Transgender Day of Remembrance.
Last weekend I visited some family with my cousin Jillian. She is a lesbian with some genderqueer tendencies (note: she is cisgendered – not trans* – and identifies as female). Over the weekend, my 5-year old cousin had trouble understanding that Jillian is a girl. Jillian has short hair! It was very confusing for him. But I sat him down and tried to teach him an important lesson: It doesn’t matter what you think Jillian “is.” It matters that you listen to what she says. My aunt pointed out that Jillian has earrings, and her tattoos are of hearts – classic signals that Jillian is, indeed, a girl. But I interrupted her. Wearing earrings doesn’t make her a girl, just like short hair doesn’t make her a boy. Jillian is a girl because she says she is. End of story.
Today is the Transgender Day of Remembrance. In the past 12 months, 265 trans people were murdered across the world. 265 too many. That’s a 20% increase from last year. Here is the growing list of names.
The way I see it, if I’m not learning about trans peoples’ experiences, If I’m not working hard to be a trans ally and listen to the voices of trans folks, I’m part of the problem. What can we do to make the world safer for trans folks? Jillian isn’t trans, and my 5-year old cousin didn’t have murderous intentions, but it was a chance to teach an important lesson. What else can I do? I could read up more about trans experiences and follow more trans blogs and twitter accounts. I could try harder to call out transmisogyny when I see it on TV. I could ask more people their pronouns when I’m not sure, to ensure that I don’t misgender them. And how about this: When I get called out for not trying hard enough, I can listen and adjust.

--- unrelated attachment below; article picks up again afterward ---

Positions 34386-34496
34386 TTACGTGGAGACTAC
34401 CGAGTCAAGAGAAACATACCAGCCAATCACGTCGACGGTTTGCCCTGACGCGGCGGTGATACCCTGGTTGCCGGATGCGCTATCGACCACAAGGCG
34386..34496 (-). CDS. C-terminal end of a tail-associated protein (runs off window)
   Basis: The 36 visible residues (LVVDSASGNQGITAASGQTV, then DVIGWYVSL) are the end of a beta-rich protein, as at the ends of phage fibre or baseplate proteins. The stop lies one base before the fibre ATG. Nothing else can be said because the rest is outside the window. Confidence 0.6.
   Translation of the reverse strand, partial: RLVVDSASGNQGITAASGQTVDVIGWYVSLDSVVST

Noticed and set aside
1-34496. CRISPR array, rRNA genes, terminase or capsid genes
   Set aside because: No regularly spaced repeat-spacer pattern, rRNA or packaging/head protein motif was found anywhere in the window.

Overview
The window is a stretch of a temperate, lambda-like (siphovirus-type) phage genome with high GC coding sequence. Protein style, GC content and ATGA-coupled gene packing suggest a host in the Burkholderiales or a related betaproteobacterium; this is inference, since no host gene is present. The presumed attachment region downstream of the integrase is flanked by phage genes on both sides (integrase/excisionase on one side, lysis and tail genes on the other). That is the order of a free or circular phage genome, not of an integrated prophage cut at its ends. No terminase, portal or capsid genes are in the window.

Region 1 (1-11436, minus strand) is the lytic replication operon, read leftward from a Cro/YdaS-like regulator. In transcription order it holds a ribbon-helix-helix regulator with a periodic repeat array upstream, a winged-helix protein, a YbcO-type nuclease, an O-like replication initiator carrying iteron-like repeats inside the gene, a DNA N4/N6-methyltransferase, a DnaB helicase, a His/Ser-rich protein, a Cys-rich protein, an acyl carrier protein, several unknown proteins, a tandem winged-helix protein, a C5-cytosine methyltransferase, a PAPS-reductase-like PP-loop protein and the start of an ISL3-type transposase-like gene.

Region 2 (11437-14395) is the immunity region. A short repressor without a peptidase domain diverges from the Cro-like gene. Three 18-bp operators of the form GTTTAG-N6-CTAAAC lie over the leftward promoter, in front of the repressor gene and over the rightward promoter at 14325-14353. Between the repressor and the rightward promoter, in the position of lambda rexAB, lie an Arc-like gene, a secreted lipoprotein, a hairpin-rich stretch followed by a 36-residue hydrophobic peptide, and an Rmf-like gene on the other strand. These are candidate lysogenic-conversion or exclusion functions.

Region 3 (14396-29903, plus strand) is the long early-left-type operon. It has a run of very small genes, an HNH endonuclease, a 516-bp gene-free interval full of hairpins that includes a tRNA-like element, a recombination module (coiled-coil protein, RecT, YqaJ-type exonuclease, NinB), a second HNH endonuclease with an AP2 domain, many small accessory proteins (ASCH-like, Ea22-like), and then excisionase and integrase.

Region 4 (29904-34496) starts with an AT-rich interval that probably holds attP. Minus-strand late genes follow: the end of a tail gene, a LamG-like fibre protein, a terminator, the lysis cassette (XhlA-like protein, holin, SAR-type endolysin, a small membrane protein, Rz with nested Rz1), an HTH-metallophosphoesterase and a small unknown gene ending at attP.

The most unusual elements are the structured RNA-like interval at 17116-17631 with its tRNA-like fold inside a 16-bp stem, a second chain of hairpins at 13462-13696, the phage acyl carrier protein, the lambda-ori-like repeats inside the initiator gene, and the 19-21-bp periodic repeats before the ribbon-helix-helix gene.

Monica Maldonato has a great piece up about her feelings on the TDOR:
“Reflecting on those whose lives were senselessly lost at the intersections of violence and injustice is one of the most important and sobering works we can do as a community.
But it can’t be all we do. And until we rise to the occasion; until each of us rises to action; until we meet the very real challenge of creating a more equal community and society; until we do better, we’ll keep meeting here each year, reading this ever-growing list of names of those who lost their lives at these intersections of violence and injustice.” via
Meanwhile, my good friend recently told me that they’d like to start using gender neutral pronouns (“ze” and “hir” instead of “she/he” or “him/her”). As an ally, and as a good friend, I’m excited to respect hir wishes. It’s literally the least I could do.